All About SSL Certificates
The SSL protected websites have a lock symbol on top of the page, in the browser and/or a green bar. You will see them right before the ‘https://’ and the address of the website. That is how users know that the connection is secure.
SSL is usually used to ensure secure credit card transactions (when shopping online, etc.) or simply to secure data transfer or social media websites. It can be used by any internet service or corporation, banks, ecommerce platforms and so on.
The newer form of SSL is TLS (Transport Layer Security), which is more secure and evolved, but they operate in the same way.
How does it work
When you install an SSL on your server, the HTTP protocol will change to HTTPs (‘s’ meaning secure). SSL uses the principle of symmetric cryptography. Encryption ranges from 128-bit to 256-bit, but the higher the encryption, the better.
The browser that wants to connect to an SSL protected website has to create a Certificate Signing Request (CSR) on the server. It asks the server to basically identify itself. The server does so by sending a copy of its SSL certificate and if the browser trusts the received data, it messages back the server, creating a symmetric session key, with the help of the server’s public key. In response, the server sends an acknowledgement to start the SSL encrypted session (gives the browser the necessary ‘key’ to the ‘lock’). From that point on, the two parties communicate and share the encrypted data. That is when the ‘https’ makes its appearance.
An SSL Certificate can be bought from a Certificate Authority (CA).
Types of SSL
There are currently 3 types of SSL Certificate: Extended Validation (EV SSL), Domain Validated (DV SSL) and Organization Validated (OV SSL).
Domain Validated (DV SSL)
They are the cheapest ones and they are not used for commercial purposes. They are not as trust-worthy as the other two types. Although data IS encrypted with this SSL, you never know who is at the receiving end, since there is NO identity info displayed.
Organization Validated (OV SSL)
These are more trust-worthy and they are the most common ones required for commercial/public websites. They provide legitimate business info so you have visibility on who is behind the website.
Extended Validation (EV SSL)
This type of SSL Certificate is the most trusted and secure type of the three and it is used by all major leading organizations. It has been proved they improve customer confidence and increase online transactions.
SSL Certificates - What to Look For
Here are the most important things you should consider when you choose an SSL Certificate:
Choose an SSL that is adequate for your business/purpose.
As we’ve already mentioned, there are 3 types of Certificates and each of them is suited for certain types of websites. Sites can be personal or public, commercial or non-commercial.
Domain Validation (DV) is the cheapest and it is best tailored for internal or testing websites, that don’t do any commerce. So why spend more money if not necessary? Also, this type of certificate is issued in a very short period of time, almost instantly.
Organization Validation (OV) is suited for eCommerce platforms or websites that collect personal information. It is issued in approximately 1 day and it is more secure, but more expensive.
If you own a large business, a bank or a website where safety and privacy are your main concerns, you should probably consider Extended Validation (EV), which is the most advanced type of SSL Certificate. You will have to wait from 3 to 5 days in order for the certificate to be issued, but you will benefit from 2048-bit encryption and the green bar we mentioned in the ‘Introduction’.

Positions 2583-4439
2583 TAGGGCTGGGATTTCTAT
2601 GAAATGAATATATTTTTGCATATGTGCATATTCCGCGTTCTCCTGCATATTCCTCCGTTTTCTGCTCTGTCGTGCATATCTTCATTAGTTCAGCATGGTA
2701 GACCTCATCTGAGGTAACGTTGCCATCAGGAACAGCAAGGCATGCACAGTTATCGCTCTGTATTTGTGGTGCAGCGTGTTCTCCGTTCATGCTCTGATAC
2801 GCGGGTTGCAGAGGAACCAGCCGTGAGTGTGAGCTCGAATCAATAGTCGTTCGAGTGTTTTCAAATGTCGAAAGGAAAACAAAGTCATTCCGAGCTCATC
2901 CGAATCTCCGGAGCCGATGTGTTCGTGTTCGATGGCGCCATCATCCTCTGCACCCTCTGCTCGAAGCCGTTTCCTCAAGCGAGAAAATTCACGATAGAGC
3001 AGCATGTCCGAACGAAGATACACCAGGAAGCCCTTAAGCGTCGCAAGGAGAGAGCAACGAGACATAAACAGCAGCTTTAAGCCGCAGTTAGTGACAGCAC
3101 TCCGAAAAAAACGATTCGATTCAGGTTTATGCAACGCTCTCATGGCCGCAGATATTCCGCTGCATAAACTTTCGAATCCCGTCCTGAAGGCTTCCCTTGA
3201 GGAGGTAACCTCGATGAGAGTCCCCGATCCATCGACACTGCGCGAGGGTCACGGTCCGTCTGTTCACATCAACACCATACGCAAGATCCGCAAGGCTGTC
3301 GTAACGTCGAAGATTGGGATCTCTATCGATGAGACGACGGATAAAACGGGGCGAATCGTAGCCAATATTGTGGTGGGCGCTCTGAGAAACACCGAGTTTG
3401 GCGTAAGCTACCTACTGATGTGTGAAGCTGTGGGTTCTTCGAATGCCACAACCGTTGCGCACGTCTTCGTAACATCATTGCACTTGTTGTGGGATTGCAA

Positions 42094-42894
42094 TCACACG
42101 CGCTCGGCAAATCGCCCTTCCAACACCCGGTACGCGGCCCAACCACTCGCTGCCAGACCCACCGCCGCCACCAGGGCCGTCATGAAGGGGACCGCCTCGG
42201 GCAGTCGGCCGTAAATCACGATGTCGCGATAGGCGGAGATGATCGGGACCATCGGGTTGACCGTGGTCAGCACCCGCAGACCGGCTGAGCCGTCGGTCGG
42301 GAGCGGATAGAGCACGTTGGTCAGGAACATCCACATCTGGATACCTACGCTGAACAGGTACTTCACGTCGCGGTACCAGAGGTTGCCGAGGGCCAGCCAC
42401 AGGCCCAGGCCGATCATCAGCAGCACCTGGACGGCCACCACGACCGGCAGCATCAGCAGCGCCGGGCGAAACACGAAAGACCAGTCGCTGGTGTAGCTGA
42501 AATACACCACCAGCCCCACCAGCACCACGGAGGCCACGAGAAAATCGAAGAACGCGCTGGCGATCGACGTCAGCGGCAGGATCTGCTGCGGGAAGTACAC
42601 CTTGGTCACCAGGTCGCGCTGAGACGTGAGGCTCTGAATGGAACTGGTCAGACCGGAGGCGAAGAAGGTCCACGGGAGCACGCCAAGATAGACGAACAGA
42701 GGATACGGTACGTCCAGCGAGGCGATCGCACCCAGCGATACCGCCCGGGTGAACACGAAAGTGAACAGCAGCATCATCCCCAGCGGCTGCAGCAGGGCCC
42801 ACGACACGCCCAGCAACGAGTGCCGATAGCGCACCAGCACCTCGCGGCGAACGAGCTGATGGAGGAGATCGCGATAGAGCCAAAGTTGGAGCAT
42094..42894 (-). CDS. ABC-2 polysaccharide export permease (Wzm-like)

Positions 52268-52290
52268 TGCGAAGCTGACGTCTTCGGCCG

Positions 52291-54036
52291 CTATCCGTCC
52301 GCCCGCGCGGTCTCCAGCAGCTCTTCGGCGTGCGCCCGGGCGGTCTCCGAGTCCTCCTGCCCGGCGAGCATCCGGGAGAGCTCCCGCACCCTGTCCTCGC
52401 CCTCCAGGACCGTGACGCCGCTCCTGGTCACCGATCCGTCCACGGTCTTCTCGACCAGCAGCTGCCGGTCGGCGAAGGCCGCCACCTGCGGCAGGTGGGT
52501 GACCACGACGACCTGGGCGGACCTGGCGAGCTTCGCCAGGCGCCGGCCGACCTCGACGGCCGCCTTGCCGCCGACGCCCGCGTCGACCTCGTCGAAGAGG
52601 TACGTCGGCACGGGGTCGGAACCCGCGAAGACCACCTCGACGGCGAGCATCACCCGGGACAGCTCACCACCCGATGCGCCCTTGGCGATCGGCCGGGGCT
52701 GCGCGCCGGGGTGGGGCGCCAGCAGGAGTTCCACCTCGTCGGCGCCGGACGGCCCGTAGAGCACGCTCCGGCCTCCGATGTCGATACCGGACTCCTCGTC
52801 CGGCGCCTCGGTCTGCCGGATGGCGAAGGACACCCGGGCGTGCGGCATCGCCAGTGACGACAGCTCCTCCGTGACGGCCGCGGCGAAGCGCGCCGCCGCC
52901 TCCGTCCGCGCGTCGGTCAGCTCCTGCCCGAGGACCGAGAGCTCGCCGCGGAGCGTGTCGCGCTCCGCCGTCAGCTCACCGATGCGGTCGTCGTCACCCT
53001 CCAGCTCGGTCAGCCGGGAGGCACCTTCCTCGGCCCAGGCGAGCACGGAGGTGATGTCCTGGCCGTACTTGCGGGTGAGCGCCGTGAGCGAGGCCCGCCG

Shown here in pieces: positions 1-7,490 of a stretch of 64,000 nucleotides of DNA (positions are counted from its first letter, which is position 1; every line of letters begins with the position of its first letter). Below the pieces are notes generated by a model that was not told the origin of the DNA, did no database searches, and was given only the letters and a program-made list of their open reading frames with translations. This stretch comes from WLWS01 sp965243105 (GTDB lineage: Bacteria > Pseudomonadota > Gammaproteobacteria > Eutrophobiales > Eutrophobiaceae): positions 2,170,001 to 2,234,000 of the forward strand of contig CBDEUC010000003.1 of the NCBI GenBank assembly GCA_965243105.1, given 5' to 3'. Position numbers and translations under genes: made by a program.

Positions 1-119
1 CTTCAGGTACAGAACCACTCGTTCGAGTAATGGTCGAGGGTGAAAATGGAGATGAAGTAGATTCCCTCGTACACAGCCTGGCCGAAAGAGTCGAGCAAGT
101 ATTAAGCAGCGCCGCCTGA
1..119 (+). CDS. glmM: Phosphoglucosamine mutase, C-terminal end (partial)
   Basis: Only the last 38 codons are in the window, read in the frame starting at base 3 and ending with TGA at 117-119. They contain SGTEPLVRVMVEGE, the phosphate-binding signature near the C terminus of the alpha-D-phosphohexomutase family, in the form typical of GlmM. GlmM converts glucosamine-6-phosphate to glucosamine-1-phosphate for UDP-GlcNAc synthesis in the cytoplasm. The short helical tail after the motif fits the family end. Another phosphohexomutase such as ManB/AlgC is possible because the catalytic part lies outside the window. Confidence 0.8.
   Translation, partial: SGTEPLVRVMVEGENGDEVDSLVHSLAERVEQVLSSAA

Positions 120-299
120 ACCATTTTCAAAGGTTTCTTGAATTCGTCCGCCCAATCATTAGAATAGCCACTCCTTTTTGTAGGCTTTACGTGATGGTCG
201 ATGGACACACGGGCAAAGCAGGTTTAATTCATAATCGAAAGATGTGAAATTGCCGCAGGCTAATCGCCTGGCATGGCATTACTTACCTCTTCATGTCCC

How quickly do you need the SSL Certificate
This one is related to the aforementioned topic. SSL Certificates can be issued almost instantly or within 3 to 5 days, depending on the type of SSL you choose.
How many domains/subdomains do you want to secure
You can buy an SSL Certificate for a single domain, or you can opt for multiple domains. Do your research before making a decision.
There are single-name certificates, which can only protect a single domain, wildcard certificates, that protect an unlimited number of subdomains and multi-domain certificates, which can protect up to 210 domains (the number varies from provider to provider) with just a single certificate.
Technical support should be a priority
Even if you have to invest a bit more, try to choose an SSL provider that comes with quality technical support, on a 24/7 basis, if possible. You will appreciate this piece of advice on the long run.
Choose a provider that has several brand options
You don’t want to be given a biased suggestion when browsing for the right SSL. You should have a wide selection of options at your disposal.
Make sure they include a ‘money-back guarantee’
Check out the provider’s policy and go for a‘30-days money back guarantee’. A company that is willing to give you a refund without delays or complicated procedures is always more trust-worthy.
What is wrong with free certificates
You’re probably asking yourself why pay, when there are so many free options out there? Well, have you ever tried to access a website and got the following window: ‘this connection is untrusted’? Well, that was a site with a self-signed or free certificate. Every time users try to access a website that is secured in this way, most browsers will display that message. While some of the visitors will proceed anyway and choose to click on ’I understand the risks’, a lot of them will immediately click on ‘Get me out of here!’.